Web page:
The safety of our members and our employees is a top priority at Victory Electric, especially during dangerous times. When storms hit our area, we rush to your aid as soon as weather conditions allow our lineworkers to travel and make repairs safely.

Our line crews take necessary precautions before they work on downed power lines. First, they verify a circuit has been de-energized and that proper switches are opened and tagged to isolate the circuit from the system. We place ground chains on the circuit—on both sides of workers—to make sure the line cannot be energized while work is being done. But even after these measures, our workers’ lives remain in your hands.

Victory Electric is proud of our safety record, but sometimes, no matter how many steps we take to keep everyone safe, the very people we are there to help unknowingly put our lives—and their own—in danger.

Generators, widely used when power lines are down, can prove fatal to lineworkers and your neighbors when used improperly. A generator connected to a home’s wiring or plugged into a regular household outlet can cause back feeding along power lines and electrocute anyone who comes in contact with them—even if the line seems dead.  

GenertorSafetyTips.jpgVictory Electric employees are not the only ones in danger when a portable generator is used improperly. Generator owners themselves may be at risk of electrocution, fire injury, property damage, or carbon monoxide poisoning if they do not follow the necessary safety rules.

Generators can be very helpful to consumers during outages. We urge you to follow these safety guidelines when using one:

  • Read and adhere to the manufacturer’s instructions for safe operation. Be sure you understand the generator before hooking it up. Never cut corners when it comes to safety!
  • Never connect a generator directly to your home’s wiring unless your home has been wired for generator use. This can cause back feeding along power lines and electrocute anyone coming in contact with them, including lineworkers making repairs. Have a licensed electrician install the equipment necessary to safely connect emergency generators to your home. Properly connecting the generator into the system is a critical step for safe and effective use. A licensed professional should install a permanent, standby electric generator and can help with proper equipment for safely using a portable generator. Have a qualified electrician install a transfer switch. The transfer switch breaks the path of electricity between the power lines and your main electrical panel. This is the best way to protect you, your neighbors and repair crews from "back feed." It is your responsibility to take necessary steps to prevent the injury of anyone near lines, especially crews working to restore power.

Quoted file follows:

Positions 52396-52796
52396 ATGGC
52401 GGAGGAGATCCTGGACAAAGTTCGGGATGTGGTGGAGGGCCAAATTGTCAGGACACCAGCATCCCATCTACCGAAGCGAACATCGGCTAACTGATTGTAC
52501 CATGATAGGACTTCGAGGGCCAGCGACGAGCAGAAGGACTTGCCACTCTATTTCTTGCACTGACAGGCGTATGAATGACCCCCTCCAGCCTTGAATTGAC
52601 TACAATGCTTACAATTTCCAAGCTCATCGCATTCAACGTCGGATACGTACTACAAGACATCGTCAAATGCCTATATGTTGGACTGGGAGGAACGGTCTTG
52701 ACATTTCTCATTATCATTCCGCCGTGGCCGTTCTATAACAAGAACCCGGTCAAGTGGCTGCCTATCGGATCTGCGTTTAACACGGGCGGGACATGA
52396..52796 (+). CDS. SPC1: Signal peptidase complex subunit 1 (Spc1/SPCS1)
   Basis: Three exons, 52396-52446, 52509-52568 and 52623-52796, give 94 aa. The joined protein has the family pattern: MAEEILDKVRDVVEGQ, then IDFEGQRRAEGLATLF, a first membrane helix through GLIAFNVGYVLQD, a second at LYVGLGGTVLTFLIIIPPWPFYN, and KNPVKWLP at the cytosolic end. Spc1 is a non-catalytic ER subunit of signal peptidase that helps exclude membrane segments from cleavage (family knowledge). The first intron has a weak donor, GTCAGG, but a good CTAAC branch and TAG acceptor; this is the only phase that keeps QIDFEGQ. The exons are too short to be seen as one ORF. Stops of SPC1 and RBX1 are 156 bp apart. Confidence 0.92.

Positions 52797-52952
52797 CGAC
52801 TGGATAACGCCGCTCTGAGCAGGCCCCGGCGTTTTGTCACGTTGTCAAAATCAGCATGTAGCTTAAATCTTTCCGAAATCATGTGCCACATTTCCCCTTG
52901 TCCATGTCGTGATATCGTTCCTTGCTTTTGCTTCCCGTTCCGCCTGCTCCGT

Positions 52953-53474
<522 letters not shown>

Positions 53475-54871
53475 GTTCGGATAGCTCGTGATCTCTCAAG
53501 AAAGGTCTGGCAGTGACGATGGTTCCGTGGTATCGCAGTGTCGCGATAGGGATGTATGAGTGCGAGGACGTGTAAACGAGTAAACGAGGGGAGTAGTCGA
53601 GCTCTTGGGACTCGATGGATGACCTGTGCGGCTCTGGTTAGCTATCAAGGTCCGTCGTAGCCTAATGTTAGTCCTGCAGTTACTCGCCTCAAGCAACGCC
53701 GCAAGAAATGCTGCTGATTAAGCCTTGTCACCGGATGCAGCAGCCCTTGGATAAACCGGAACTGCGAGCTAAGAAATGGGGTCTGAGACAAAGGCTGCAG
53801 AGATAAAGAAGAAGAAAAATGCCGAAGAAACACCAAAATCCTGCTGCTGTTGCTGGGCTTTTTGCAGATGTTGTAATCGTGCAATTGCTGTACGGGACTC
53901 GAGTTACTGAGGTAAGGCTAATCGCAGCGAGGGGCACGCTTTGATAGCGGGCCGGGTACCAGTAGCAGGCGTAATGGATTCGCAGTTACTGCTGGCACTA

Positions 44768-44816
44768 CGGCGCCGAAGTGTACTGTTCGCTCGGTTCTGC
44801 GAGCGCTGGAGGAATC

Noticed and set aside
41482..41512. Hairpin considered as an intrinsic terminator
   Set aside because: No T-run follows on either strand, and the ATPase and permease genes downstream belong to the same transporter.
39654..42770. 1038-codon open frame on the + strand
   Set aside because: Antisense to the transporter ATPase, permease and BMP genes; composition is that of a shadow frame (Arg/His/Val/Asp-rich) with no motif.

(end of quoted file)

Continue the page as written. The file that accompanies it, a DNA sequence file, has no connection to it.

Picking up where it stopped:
• Always plug appliances directly into generators. Connecting the generator to your home’s circuits or wiring must be done by a qualified, licensed electrician who will install a transfer switch to prevent back feeding.
  • Use heavy-duty, outdoor-rated extension cords. Make sure extension cords are free of cuts or tears and the plug has three prongs. Overloaded cords can cause fires or equipment damage.
  • Ensure your generator is properly grounded.
  • Never overload a generator. A portable generator should only be used when necessary to power essential equipment or appliances.
  • Turn off all equipment powered by the generator before shutting it down.
  • Keep the generator dry. Operate it on a dry surface under an open structure.
  • Never fuel a generator while it is operating. Turn off generator and allow cooling before refueling. Gasoline and its vapors may ignite if they come in contact with hot components or an electrical spark. Store fuel in a properly designed container in a secure location away from the generator or other fuel-burning appliances, such as water heaters. Always have a fully charged, approved fire extinguisher located nearby.
  • Maintain adequate ventilation. Generators emit carbon monoxide. It is against fire code to operate a generator in your home, garage, or other enclosed building. Place it in a dry, outside location.
  • A qualified vendor or electrical professional can help you select the best equipment for your situation or needs. A reliable vendor will know existing safety codes and your utility’s safety requirements. Installed and operated correctly, use of a standby or portable electric generator poses little danger, but improper installation or use could be dangerous to you and threaten the lives of your family, friends, neighbors and electric utility crews trying to restore power.
  • Remember maintenance between uses. It’s important to drain the gasoline from the generator while it is being stored. It’s also a good idea to inspect the fuel and oil filters, spark plug, oil level and fuel quality and start the generator on a regular basis before an emergency situation happens. 

We encourage you to protect the well-being and safety of your family during outages and to safeguard those who come to your aid during emergency situations. When we work together for safety and the good of our communities, we all benefit.